**3. Test and learn **

Whether you’re at the beginning of your business leadership career or an experienced leader, every month and each new milestone creates new norms, expectations and assumptions about what works. Patterns soon emerge, but not all of them will be right for your next stage of business or personal growth. Inevitably, you will need to do something different. But trying something new means taking risks, and experiments with new behaviors may not work the first time.

Your business coach will advise against waiting for the perfect timing or perfect performance. They will recommend removing such obstacles that stand in the way of progress.

Of course, you will have some answers about what has worked already. But if you think you already have the answers and are unwilling to explore new options, you are unlikely to be open or do the necessary reflection to change. You have to try out new ideas and actions, fail, learn, and try again.

4. Positive mindset

Bringing a positive mindset to your coaching sessions is vitally important to get the most of them. Indeed, as a practice, positivity can improve your business, too. On the flip side of that coin, a US study showed that negative thinking cost its economy $500 billion according to the American Psychological Association.

Positive mindsets, on the other hand, help problem solving. In fact, Barbara Fredrickson, a psychology professor who has written extensively about positivity, found that those who think positive thoughts have a greater capacity to take on board new information. This then improves a person’s perspective and ability to “connect the dots,” enabling them to tackle any problems and obstacles that may arise.

People who think positivity generates more energy and tend to be more resilient. And resilience is a quality every leader needs, particularly entrepreneurs. Fredrickson states that “positive emotions help speed recovery from negative emotions,” even if the positive thinking is self-generated. There are many ways to help cultivate a positive mindset in a coachee, and tips and tricks to help make it a practice for life.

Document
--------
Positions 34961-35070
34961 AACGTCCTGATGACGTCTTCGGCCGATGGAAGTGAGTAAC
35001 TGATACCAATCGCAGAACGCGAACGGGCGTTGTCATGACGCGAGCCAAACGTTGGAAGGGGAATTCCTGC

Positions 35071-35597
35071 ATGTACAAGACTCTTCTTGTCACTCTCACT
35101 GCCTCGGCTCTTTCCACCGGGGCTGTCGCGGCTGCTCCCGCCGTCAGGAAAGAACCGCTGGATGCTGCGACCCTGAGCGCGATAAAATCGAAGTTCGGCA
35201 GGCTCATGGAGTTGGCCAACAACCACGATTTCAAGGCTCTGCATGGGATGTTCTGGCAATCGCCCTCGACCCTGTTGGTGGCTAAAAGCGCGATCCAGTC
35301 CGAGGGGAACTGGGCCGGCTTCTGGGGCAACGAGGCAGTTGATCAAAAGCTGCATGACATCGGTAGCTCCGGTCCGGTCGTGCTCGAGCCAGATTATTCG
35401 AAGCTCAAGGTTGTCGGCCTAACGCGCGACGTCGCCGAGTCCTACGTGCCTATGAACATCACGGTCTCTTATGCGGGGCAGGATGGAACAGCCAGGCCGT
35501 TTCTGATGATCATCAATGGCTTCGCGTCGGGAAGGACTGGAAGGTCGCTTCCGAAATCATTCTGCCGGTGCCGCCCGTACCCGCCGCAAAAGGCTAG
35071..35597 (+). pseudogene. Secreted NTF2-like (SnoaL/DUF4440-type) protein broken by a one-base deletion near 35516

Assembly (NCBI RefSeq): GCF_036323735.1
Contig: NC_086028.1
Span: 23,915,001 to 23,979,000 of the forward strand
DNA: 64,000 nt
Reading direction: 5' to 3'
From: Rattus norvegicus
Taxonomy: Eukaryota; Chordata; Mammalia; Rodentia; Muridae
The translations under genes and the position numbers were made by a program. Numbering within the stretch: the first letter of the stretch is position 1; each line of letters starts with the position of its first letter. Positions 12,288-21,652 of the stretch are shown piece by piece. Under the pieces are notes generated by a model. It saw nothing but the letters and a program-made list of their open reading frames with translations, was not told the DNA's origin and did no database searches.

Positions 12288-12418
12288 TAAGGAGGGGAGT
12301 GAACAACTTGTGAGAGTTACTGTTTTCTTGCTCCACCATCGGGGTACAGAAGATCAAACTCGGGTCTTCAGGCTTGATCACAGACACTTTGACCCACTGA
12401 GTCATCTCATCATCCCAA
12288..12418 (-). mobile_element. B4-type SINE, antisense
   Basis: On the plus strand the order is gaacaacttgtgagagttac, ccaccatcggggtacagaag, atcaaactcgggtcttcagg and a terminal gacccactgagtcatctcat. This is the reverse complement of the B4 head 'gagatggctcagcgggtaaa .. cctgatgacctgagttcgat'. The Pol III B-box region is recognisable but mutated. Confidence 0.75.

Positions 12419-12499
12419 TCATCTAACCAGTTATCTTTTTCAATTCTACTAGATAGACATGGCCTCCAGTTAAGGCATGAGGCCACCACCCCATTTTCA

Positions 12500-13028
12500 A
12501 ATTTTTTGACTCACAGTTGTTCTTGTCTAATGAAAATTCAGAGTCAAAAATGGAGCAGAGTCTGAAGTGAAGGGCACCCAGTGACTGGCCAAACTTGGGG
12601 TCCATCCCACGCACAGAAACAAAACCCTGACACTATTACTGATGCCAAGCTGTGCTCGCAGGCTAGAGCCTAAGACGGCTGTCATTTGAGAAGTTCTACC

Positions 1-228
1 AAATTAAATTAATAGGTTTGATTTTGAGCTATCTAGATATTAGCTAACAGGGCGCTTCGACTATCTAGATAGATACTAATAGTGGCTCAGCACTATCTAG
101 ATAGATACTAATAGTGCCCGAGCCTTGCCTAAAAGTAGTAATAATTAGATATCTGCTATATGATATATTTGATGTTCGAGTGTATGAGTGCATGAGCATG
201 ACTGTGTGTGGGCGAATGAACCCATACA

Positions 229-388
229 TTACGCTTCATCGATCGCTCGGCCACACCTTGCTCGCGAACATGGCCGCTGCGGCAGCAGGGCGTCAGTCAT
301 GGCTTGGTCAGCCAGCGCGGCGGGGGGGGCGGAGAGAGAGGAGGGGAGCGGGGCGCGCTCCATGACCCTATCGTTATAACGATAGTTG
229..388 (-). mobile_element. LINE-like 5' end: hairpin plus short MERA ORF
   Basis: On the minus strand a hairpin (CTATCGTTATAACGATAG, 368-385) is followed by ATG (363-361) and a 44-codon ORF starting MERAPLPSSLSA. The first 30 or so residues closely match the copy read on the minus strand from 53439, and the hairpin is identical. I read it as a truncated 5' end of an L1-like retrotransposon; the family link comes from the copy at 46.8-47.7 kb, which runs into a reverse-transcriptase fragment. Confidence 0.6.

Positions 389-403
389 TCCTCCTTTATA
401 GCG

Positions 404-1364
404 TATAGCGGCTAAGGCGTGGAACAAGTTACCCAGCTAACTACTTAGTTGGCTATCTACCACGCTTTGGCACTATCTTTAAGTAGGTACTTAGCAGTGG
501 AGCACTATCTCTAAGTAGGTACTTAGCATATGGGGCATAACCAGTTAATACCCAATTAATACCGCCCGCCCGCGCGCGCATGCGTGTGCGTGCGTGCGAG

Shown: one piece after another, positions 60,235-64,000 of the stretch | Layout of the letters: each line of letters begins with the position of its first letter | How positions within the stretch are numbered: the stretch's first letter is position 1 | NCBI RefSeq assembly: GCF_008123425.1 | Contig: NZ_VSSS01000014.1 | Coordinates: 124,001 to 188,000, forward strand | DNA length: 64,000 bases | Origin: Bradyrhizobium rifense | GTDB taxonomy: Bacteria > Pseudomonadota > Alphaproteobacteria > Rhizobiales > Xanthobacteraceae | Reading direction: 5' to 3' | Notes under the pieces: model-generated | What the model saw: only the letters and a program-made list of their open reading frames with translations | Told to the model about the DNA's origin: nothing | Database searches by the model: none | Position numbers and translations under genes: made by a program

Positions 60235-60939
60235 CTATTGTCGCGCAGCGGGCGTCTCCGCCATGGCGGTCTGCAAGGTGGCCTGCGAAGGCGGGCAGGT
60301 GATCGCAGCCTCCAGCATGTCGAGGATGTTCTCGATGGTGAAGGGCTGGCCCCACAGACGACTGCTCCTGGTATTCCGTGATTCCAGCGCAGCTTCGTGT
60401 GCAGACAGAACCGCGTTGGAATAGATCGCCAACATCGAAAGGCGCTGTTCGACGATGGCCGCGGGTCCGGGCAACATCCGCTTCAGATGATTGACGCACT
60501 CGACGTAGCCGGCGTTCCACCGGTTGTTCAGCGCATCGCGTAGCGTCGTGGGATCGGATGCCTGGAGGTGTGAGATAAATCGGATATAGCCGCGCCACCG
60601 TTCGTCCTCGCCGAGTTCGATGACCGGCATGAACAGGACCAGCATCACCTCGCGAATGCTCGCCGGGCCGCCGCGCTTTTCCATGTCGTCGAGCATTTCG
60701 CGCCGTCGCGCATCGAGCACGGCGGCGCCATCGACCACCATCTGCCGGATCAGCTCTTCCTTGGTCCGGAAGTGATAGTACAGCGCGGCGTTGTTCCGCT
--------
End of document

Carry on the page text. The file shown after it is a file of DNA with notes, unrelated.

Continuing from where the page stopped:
Of course, as a coach I urge positive action, as thinking is never enough on its own. For me, there are many parts to this but they include being inspired, dreaming big, setting clear goals and enabling your coach to keep you accountable on what should be the business journey of a lifetime. This in itself can be exciting; having a map for where you’re going, and someone to keep you on track is in itself positive action.

Entrepreneurs in particular tend to have more challenges than other leaders, as they are always pushing at the edge of their comfort zone and sometimes blazing a trail in the sector. They might be making mistakes that no-one has yet solved. For them, remaining positive through uncertainty, and having a solution-oriented mindset, is fundamental to help them take action to succeed.

This was posted in Bdaily's Members' News section by Rob McDonald .